Leader: Harvest to consolidate region
Victorian Farmers Federation president David Jochinke hopes a bumper harvest this summer will provide a Christmas ‘shot in the arm’ for regional centres that rely heavily on a healthy agricultural sector.
Mr Jochinke, who farms at Murra Warra between Horsham and Warracknabeal, said small rural townships that had, in particular, felt the full impact of hard years should get a boost from considerable harvest activity.
“I believe this harvest represents a great opportunity for towns that directly service the broadacre farming community to consolidate,” he said.
“The results of a successful harvest run through regional communities and provides clear understanding of how agriculture drives the regional economy.
“Seasonal jobs are up and going. It’s great to have a chat to young kids on bunker sites who are making some money and generally getting exposed to the benefits of agriculture.
“I also bumped into a truck driver who had been out of work for a while who has managed to pick up a job during harvest. He will now have money in his pocket for Christmas. There’s a significant flow-on effect.”
Mr Jochinke said the impact of promise turning into positive results would be widespread.
“Hopefully this year represents just reward for three years of toil, because to be honest, it’s been pretty tough beforehand,” he said.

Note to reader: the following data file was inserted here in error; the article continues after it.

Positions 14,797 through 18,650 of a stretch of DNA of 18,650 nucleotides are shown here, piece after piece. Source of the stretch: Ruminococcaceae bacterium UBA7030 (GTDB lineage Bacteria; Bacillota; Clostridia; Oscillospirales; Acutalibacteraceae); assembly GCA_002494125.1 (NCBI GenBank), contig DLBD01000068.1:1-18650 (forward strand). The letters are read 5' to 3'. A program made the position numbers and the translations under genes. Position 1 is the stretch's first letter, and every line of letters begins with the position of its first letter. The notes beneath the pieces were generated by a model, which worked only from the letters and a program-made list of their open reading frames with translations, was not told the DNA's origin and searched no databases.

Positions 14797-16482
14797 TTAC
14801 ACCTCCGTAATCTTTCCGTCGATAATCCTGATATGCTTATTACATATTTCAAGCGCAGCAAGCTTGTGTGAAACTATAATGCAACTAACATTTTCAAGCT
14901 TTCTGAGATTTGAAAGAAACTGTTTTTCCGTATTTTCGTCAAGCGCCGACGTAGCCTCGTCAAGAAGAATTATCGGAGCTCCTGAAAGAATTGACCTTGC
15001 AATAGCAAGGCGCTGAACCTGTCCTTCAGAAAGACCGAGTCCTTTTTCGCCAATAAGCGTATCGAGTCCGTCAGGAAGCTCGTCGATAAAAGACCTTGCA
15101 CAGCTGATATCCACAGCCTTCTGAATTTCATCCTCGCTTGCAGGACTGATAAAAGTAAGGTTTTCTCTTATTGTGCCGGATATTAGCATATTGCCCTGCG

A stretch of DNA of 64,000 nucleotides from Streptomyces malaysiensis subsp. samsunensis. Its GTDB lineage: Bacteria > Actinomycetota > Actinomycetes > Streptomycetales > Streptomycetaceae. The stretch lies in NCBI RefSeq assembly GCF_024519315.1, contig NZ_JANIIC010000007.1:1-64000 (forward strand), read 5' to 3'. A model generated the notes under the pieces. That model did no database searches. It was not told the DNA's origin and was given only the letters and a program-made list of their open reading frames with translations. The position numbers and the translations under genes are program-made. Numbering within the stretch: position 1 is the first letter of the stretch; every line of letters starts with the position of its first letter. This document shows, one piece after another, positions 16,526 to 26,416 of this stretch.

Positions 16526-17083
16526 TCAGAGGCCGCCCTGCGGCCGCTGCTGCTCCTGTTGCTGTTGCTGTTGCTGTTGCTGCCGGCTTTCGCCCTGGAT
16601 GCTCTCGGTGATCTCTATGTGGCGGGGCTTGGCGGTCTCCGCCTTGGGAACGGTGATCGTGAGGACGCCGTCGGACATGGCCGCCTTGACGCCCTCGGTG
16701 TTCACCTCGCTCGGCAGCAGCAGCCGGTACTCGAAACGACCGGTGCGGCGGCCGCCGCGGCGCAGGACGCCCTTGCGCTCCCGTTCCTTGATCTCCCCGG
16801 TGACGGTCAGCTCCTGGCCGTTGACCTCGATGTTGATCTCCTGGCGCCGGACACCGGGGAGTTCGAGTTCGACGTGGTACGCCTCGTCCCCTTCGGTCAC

“I think many farmers are already having their Christmas because harvest itself is a time when they get reward for 12 months worth of work.”
Mr Jochinke said the Christmas mood in regional farming communities was generally buoyant, but the sheer size of the Wimmera-Mallee harvest was already leading to people getting tired.
“It’s going to be a long harvest, and when it’s all said and done there will be a lot of exhausted people out there,” he said.
“It’s been a long season, from sowing and a lengthy management period trying to nurse good crops through threats from extreme variables in weather and disease, to getting it in the bin. I’d be tipping that in our area at least it will be an early January fin- ish, which has traditionally signalled a good year.”
Mr Jochinke urged farmers, despite having ‘itchy feet’ and being desperate to get as much of the harvest done as quickly as possible, to find time for a break at Christmas.
“Everyone needs time off to celebrate the reason why we all farm,” he said. “And I’d say for most farmers, with regards to this Christmas, it will be much more joyous than the past two. I hope people can take a break, recharge the batteries and then concentrate on finishing it all off.”
Mr Jochinke said grain-growers had generally first concentrated on stripping barley and canola before trying to harvest valuable legumes.
“Beans and lentils are pretty much ready to go now in much of the Wimmera and at the moment lentils are among the most valuable cross-margin crops in the ground. But from now on they are also the most vulnerable to frost,” he said.
“Lentils and chickpeas are the crops everyone desperately wants to get off. Chickpeas are probably a good two to three weeks away and wheat usually matures later.”
Mr Jochinke said he was hearing reports of a considerable amount of localised frost damage, mainly in barley and wheat crops.
“When I say that, many crops are still looking good but they have potentially lost a lot of ‘cream’,” he said.
“But it is still one of the better summer harvests we have had in the past three years.”
“Everyone needs time off to celebrate the reason why we all farm. And I’d say for most farmers, with regards to this Christmas, it will be much more joyous than the past two” – David Jochinke